Interesting Esoterica

Hilbert R-tree: An improved R-tree using fractals

Article by Kamel, Ibrahim and Faloutsos, Christos
  • Published in 1994
  • Added on
In the collection
We propose a new \(\mathbb{R}\)-tree structure that outperforms all the older ones. The heart of the idea is to facilitate the deferred splitting approach in \(\mathbb{R}\)-trees. The is done by proposing an ordering on the \(\mathbb{R}\)-tree nodes. This ordering has to be `good', in the sense that it should group `similar' data rectangles together, to minimize the area and perimeter of the resulting minimum bounding rectangles (MBRs). Following [19], we have chosen the so-called `"D-c' method, which sorts rectangles according to the Hilbert value of the center of the rectangles. Given the ordering, every node has a well defined set of sibling nodes; thus, we can use deferred splitting. By adjusting the split policy, the Hilbert \(\mathbb{R}\)-tree can achieve as high utilization as desired. To the contrary, the \(\mathbb{R}^{\ast}\)-tree has no control over the space utilization, typically achieving up to 70%. We designed the manipulation algorithms in detail, and we did a full implementation of the the Hilbert \(\mathbb{R}\)-tree. Our experiments show that the `2-to-3' split policy provides a compromise between the insertion complexity and the search cost, giving up to 28% savings over the \(\mathbb{R}^{\ast}\)-tree on real data.

Comment

An R-tree is a way of storing data corresponding to points in Euclidean space in a way that makes it easy to find all the elements in a given rectangle. This paper claims to give a version of an R-tree that's better than all the others.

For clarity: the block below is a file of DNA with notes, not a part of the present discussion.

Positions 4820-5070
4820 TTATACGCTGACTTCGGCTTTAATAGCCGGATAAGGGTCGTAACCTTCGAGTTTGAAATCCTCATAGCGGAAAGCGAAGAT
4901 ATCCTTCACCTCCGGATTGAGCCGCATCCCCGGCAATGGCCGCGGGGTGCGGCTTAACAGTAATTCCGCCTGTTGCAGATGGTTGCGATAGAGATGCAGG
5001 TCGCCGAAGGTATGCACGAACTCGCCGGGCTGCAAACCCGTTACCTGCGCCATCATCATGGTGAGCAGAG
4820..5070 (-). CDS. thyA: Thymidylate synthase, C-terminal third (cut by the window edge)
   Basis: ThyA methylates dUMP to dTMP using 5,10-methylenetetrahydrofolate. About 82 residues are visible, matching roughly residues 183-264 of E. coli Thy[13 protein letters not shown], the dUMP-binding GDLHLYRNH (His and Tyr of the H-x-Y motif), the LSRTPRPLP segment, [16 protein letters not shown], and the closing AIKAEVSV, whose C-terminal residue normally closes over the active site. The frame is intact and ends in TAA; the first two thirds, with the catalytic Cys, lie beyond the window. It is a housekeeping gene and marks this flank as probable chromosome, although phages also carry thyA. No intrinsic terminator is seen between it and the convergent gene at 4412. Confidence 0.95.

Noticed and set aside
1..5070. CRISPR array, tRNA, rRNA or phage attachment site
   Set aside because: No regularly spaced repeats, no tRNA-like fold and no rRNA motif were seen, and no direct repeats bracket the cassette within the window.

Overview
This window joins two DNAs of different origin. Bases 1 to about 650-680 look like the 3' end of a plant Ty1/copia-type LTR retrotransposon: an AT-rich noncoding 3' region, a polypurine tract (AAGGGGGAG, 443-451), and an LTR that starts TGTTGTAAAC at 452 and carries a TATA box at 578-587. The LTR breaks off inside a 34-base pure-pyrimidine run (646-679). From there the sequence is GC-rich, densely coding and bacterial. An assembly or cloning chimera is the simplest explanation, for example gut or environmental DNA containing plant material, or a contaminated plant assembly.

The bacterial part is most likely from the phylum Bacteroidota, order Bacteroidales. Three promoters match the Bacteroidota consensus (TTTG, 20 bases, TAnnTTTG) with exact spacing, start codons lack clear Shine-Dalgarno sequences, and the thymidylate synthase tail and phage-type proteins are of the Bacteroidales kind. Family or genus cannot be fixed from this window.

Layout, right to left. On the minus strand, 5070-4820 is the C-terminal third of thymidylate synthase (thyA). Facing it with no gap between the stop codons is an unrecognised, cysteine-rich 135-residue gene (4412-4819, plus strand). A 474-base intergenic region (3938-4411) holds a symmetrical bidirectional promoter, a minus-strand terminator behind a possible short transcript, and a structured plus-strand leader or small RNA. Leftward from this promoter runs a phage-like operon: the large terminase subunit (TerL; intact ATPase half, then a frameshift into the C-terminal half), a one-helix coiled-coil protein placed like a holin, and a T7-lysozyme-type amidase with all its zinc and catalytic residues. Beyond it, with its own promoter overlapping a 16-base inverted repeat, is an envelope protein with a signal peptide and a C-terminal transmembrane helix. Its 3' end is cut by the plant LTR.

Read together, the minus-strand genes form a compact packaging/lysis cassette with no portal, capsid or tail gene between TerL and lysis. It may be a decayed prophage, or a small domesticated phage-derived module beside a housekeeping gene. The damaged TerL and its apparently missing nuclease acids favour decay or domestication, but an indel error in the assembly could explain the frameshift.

Links

Other information

booktitle
PROCEEDINGS OF THE INTERNATIONAL CONFERENCE ON VERY LARGE DATA BASES
pages
500--500
publisher
Citeseer
volume
8958546

BibTeX entry

@article{Kamel1994,
	title = {Hilbert R-tree: An improved R-tree using fractals},
	author = {Kamel, Ibrahim and Faloutsos, Christos},
	url = {http://citeseerx.ist.psu.edu/viewdoc/download?doi=10.1.1.45.9180{\&}rep=rep1{\&}type=pdf},
	urldate = {2010-08-31},
	year = 1994,
	abstract = {We propose a new \(\mathbb{\{}R{\}}\)-tree structure that outperforms all the older ones. The heart of the idea is to facilitate the deferred splitting approach in \(\mathbb{\{}R{\}}\)-trees. The is done by proposing an ordering on the \(\mathbb{\{}R{\}}\)-tree nodes. This ordering has to be `good', in the sense that it should group `similar' data rectangles together, to minimize the area and perimeter of the resulting minimum bounding rectangles (MBRs).

Following [19], we have chosen the so-called `"D-c' method, which sorts rectangles according to the Hilbert value of the center of the rectangles. Given the ordering, every node has a well defined set of sibling nodes; thus, we can use deferred splitting. By adjusting the split policy, the Hilbert \(\mathbb{\{}R{\}}\)-tree can achieve as high utilization as desired. To the contrary, the \(\mathbb{\{}R{\}}^{\{}\ast{\}}\)-tree has no control over the space utilization, typically achieving up to 70{\%}. We designed the manipulation algorithms in detail, and we did a full implementation of the the Hilbert \(\mathbb{\{}R{\}}\)-tree. Our experiments show that the `2-to-3' split policy provides a compromise between the insertion complexity and the search cost, giving up to 28{\%} savings over the \(\mathbb{\{}R{\}}^{\{}\ast{\}}\)-tree on real data.},
	comment = {An R-tree is a way of storing data corresponding to points in Euclidean space in a way that makes it easy to find all the elements in a given rectangle. This paper claims to give a version of an R-tree that's better than all the others.},
	booktitle = {PROCEEDINGS OF THE INTERNATIONAL CONFERENCE ON VERY LARGE DATA BASES},
	pages = {500--500},
	publisher = {Citeseer},
	volume = 8958546,
	collections = {basically-computer-science}
}